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STUDIO: Warner Home Video
RUNNING TIME: 925 minutes
• Commentary by Alfred Gough, Miles Millar, Ken Horton, and Steven S. DeKnight on Thirst
• Commentary by Steven S. DeKnight, James Marshall, and James Marsters (Prof. Fine) on Splinter
• Smallville’s 100th Episode: The Making of a Milestone featurette
• Unaired scenes
• Excerpts from the documentary Look, Up in the Sky! The Amazing Story of Superman
• Vengeance Chronicles: promo webisodes
Season 5 of super teen angst, meteor freaks, “I love you Lana, but I can’t tell you my secret,” with Brainiac, and oh yeah, Zod is coming.
It’s not the portal that led to the Phantom Zone that Clark was afraid of, it’s the one that led to
Terre Haute, IN that was so scary…
Tom Welling, Kristin Kreuk, Michael Rosenbaum, Allison Mack, Erica Durance, Annette O’Toole, James Marsters.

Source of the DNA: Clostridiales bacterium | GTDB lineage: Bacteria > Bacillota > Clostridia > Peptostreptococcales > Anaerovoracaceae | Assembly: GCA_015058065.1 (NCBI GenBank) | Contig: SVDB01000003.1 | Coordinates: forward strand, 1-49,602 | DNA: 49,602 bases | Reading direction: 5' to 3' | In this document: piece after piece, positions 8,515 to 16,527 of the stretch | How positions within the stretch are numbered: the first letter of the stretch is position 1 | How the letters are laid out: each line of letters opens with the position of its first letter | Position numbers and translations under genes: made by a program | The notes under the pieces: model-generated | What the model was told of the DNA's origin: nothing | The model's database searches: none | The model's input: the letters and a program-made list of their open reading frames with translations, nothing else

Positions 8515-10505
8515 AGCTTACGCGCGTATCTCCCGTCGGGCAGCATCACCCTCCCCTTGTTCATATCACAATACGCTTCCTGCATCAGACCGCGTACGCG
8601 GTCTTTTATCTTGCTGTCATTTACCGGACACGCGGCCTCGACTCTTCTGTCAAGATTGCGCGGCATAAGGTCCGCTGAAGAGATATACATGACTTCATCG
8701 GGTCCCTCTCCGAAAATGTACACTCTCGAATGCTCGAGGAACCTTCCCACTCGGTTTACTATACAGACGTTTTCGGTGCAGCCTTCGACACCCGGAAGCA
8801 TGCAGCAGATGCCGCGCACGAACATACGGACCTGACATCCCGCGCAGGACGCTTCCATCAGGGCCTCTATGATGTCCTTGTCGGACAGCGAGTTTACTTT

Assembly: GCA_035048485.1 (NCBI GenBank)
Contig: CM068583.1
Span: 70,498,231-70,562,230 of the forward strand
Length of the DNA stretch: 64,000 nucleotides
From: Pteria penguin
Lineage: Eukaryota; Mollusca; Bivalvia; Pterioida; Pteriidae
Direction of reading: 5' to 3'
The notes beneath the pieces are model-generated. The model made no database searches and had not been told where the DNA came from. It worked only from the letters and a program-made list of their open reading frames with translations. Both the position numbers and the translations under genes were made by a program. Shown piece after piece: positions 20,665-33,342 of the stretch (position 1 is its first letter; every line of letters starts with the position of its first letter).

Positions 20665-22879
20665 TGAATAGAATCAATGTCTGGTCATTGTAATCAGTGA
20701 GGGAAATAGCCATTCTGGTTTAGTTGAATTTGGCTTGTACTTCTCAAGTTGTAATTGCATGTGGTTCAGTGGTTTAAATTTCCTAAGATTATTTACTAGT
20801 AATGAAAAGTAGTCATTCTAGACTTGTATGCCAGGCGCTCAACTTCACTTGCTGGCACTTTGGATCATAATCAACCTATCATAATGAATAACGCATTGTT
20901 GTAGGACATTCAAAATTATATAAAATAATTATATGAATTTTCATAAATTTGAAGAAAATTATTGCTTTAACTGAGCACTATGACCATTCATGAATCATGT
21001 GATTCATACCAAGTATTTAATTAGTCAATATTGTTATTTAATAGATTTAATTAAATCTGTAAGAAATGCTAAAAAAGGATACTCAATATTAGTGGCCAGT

Season 5 found our Super Teen transported to the Arctic by a Kryptonian diamond pieced together from three stones he had been seeking during all of Season 4 as a second meteor shower rained down upon Smallville. And like before, this meteor shower hid a ship from Krypton. Lana gets caught in the meteor shower in a helicopter, crashes and is witness to the two Kryptonian villains that emerge and lay waste to a virtual brigade of law enforcement types. Meanwhile, Clark uses the diamond to form a certain fortress we’re all familiar with. But he soon returns and puts a stop to the Kryptonian rampage, almost French kissing the Phantom Zone in the process. But through a warning that Jor-El gave him, Clark loses his powers in order to save Lana. So this leads him to think that he can finally be with her, before his powers eventually return and he’s right back in the same pickle as before, having to keep his secret from her.